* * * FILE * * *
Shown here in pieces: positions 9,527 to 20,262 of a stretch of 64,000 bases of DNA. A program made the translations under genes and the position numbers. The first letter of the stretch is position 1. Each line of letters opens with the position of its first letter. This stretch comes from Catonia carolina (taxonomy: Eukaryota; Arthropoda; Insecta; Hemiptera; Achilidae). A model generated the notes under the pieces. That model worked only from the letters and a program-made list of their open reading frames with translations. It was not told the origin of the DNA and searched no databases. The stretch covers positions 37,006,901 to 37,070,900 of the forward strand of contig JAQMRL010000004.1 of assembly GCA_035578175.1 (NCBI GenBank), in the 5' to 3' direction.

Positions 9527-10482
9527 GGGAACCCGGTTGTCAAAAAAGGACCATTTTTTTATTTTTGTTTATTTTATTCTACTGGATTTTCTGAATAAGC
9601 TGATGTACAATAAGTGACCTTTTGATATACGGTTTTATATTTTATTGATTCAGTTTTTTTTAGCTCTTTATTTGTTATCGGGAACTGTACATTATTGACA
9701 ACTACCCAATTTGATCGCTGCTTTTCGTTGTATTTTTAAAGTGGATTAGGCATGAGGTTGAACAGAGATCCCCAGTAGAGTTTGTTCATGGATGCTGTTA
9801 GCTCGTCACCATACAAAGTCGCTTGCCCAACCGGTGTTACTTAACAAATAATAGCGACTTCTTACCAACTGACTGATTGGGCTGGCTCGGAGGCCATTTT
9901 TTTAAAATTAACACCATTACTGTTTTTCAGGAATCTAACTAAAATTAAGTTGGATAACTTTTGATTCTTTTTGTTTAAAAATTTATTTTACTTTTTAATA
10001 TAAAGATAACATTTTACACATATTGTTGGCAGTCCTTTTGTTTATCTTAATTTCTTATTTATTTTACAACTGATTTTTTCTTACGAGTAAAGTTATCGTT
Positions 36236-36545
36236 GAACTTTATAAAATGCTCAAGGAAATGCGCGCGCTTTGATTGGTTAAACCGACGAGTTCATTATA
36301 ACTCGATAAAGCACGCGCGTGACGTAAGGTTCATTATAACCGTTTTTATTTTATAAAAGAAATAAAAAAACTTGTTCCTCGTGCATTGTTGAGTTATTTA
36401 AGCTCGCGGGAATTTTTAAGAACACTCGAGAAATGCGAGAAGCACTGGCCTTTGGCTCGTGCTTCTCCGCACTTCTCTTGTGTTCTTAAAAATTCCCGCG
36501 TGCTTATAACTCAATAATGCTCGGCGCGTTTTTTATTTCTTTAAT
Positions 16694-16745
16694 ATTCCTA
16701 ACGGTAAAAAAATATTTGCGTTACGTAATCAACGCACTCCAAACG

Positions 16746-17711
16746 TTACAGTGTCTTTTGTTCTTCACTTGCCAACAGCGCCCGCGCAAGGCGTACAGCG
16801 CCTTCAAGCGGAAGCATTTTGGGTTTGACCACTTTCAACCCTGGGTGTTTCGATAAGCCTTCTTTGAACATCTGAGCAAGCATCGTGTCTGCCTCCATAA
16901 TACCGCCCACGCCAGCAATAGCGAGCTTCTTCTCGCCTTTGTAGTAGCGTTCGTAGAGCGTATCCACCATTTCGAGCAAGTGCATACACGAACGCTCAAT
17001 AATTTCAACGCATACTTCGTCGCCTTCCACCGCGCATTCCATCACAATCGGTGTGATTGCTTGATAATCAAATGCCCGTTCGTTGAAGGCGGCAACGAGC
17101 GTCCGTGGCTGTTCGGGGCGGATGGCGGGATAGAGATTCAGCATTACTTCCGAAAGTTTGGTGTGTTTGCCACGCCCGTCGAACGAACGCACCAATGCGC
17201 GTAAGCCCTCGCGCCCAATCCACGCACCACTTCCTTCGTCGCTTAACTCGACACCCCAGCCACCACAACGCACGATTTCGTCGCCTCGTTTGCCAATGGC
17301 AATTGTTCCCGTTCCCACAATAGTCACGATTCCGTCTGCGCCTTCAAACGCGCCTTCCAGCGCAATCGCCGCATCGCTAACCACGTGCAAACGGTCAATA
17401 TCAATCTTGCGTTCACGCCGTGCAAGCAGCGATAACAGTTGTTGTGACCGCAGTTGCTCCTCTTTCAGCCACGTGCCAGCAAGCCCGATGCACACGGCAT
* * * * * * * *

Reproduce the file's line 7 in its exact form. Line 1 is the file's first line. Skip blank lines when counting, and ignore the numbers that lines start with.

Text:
9901 TTTAAAATTAACACCATTACTGTTTTTCAGGAATCTAACTAAAATTAAGTTGGATAACTTTTGATTCTTTTTGTTTAAAAATTTATTTTACTTTTTAATA